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Human Genetics

, Volume 112, Issue 2, pp 156–163 | Cite as

Mutations in the calcium-binding motifs of CDH23 and the 35delG mutation in GJB2 cause hearing loss in one family

  • Arjan P. de Brouwer
  • Ronald J. Pennings
  • Marjolijn Roeters
  • Peter Van Hauwe
  • Lisa M. Astuto
  • Lies H. Hoefsloot
  • Patrick L. Huygen
  • Bellinda van den Helm
  • August F. Deutman
  • Julie M. Bork
  • William J. Kimberling
  • Frans P. Cremers
  • Cor W. Cremers
  • Hannie Kremer
Original Investigation

Abstract.

We have ascertained a multi-generation family with apparent autosomal recessive non-syndromic childhood hearing loss (DFNB). Failure to demonstrate linkage in a genome-wide scan with 300 polymorphic markers has suggested genetic heterogeneity for the hearing loss in this family. This heterogeneity could be demonstrated by analysis of candidate loci and genes for DFNB. Patients in one branch of the family (branch C) are homozygous for the 35delG mutation in the GJB2 gene (DFNB1). Patients in two other branches (A and B) carry two new mutations in the cadherin 23 (CDH23) gene (DFNB12). A homozygous CDH23 c.6442G→A (D2148N) mutation is present in branch A. Patients in branch B are compound heterozygous for this mutation and the c.4021G→A (D1341N) mutation. The substituted aspartic acid residues are highly conserved and are part of the calcium-binding sites of the extracellular cadherin (EC) domains. Molecular modeling of the mutated EC domains of CDH23 based on the structure of E-cadherin indicates that calcium-binding is impaired. In addition, other aspartic and glutamic acid residue substitutions in the highly conserved calcium-binding sites reported to cause DFNB12 are also likely to result in a decreased affinity for calcium. Since calcium provides rigidity to the elongated structure of cadherin molecules enabling homophilic lateral interaction, these mutations are likely to impair interactions of CDH23 molecules either with CDH23 or with other proteins. DFNB12 is the first human disorder that can be attributed to inherited missense mutations in the highly conserved residues of the extracellular calcium-binding domain of a cadherin.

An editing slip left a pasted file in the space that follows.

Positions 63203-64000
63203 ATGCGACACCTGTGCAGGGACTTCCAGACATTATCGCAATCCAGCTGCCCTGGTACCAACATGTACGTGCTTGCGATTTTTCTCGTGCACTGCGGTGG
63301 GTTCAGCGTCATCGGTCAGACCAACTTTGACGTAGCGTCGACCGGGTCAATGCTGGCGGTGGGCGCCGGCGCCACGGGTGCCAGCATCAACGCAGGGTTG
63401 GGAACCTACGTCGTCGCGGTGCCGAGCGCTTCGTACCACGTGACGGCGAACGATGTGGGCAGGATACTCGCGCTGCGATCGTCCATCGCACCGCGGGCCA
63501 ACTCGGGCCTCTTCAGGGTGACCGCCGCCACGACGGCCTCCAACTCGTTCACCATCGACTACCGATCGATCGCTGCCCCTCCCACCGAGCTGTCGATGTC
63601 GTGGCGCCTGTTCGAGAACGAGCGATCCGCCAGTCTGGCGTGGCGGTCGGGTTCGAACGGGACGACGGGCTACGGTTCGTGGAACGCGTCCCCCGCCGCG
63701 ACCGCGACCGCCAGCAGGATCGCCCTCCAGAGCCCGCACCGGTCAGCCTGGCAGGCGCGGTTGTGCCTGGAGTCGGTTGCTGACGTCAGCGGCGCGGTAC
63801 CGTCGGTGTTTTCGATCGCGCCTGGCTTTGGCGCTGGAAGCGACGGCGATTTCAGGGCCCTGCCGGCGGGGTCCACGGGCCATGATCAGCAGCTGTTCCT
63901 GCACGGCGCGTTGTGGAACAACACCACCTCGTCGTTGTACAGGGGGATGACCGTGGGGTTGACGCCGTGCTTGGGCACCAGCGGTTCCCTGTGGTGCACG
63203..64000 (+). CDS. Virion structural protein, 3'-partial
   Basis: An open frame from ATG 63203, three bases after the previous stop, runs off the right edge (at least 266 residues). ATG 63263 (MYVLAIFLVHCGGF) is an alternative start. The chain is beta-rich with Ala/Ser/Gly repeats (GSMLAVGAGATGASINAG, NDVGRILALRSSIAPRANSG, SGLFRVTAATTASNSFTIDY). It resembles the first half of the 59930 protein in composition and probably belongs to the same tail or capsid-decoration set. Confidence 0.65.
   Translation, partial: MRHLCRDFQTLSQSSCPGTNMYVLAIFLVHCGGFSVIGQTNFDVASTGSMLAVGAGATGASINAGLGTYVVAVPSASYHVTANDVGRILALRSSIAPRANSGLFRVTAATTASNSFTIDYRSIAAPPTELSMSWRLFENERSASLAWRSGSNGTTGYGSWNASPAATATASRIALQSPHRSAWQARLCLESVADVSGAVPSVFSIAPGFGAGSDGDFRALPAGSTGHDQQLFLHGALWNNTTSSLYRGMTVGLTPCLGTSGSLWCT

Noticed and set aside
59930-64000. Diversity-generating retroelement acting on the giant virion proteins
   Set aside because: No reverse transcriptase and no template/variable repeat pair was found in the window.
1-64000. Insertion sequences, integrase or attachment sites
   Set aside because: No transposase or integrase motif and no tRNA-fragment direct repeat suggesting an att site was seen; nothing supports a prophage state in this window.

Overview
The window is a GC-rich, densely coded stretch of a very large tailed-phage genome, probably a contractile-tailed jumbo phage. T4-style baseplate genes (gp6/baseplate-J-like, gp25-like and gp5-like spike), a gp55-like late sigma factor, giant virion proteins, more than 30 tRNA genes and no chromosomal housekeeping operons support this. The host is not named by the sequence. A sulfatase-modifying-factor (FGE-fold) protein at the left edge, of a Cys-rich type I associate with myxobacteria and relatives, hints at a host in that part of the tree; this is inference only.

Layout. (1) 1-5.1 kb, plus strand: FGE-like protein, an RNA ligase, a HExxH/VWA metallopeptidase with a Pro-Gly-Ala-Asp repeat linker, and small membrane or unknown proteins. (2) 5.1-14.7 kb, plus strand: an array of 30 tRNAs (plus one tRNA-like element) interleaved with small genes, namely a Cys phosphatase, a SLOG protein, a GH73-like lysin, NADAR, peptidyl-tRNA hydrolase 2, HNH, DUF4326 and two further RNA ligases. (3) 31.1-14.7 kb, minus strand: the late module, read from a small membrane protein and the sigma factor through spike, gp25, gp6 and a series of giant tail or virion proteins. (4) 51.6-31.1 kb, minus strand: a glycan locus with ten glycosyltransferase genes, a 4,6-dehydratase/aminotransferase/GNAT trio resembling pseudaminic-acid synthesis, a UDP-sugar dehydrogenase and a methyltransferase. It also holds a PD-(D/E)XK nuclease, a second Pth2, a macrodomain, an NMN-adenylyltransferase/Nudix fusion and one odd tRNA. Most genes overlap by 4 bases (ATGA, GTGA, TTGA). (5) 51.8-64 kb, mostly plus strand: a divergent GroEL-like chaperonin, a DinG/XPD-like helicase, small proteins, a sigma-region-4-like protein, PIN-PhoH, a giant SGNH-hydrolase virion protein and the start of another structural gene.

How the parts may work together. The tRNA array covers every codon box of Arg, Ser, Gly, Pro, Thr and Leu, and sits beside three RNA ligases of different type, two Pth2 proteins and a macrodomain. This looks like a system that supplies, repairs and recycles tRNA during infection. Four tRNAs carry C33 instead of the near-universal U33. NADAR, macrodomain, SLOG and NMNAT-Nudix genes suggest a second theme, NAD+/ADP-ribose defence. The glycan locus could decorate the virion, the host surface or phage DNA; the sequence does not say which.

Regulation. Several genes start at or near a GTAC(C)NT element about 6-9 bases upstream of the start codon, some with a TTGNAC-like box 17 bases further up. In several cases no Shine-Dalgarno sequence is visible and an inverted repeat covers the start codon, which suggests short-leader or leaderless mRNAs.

Keywords

Hearing Loss Aspartic Acid Candidate Locus Compound Heterozygous Aspartic Acid Residue 
These keywords were added by machine and not by the authors. This process is experimental and the keywords may be updated as the learning algorithm improves.

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Copyright information

© Springer-Verlag 2003

Authors and Affiliations

  • Arjan P. de Brouwer
    • 1
  • Ronald J. Pennings
    • 2
  • Marjolijn Roeters
    • 4
  • Peter Van Hauwe
    • 1
  • Lisa M. Astuto
    • 5
  • Lies H. Hoefsloot
    • 1
  • Patrick L. Huygen
    • 2
  • Bellinda van den Helm
    • 1
  • August F. Deutman
    • 3
  • Julie M. Bork
    • 6
  • William J. Kimberling
    • 5
  • Frans P. Cremers
    • 1
  • Cor W. Cremers
    • 2
  • Hannie Kremer
    • 2
  1. 1.Department of Human Genetics, University Medical Center, P.O. Box 9101, 6500 HB Nijmegen, The Netherlands
  2. 2.Department of Otorhinolaryngology, University Medical Center, P.O. Box 9101, 6500 HB Nijmegen, The Netherlands
  3. 3.Department of Ophthalmology, University Medical Center, P.O. Box 9101, 6500 HB Nijmegen, The Netherlands
  4. 4.Centre for Molecular and Biomolecular Informatics, University of Nijmegen, P.O. Box 9102, 6500 HC Nijmegen, The Netherlands
  5. 5.Gene Marker Laboratory, Boystown National Research Hospital Omaha, NE 68131, USA
  6. 6.Laboratory of Molecular Genetics, National Institute on Deafness and Other Communication Disorders, National Institutes of Health, Rockville, MD 20850, USA

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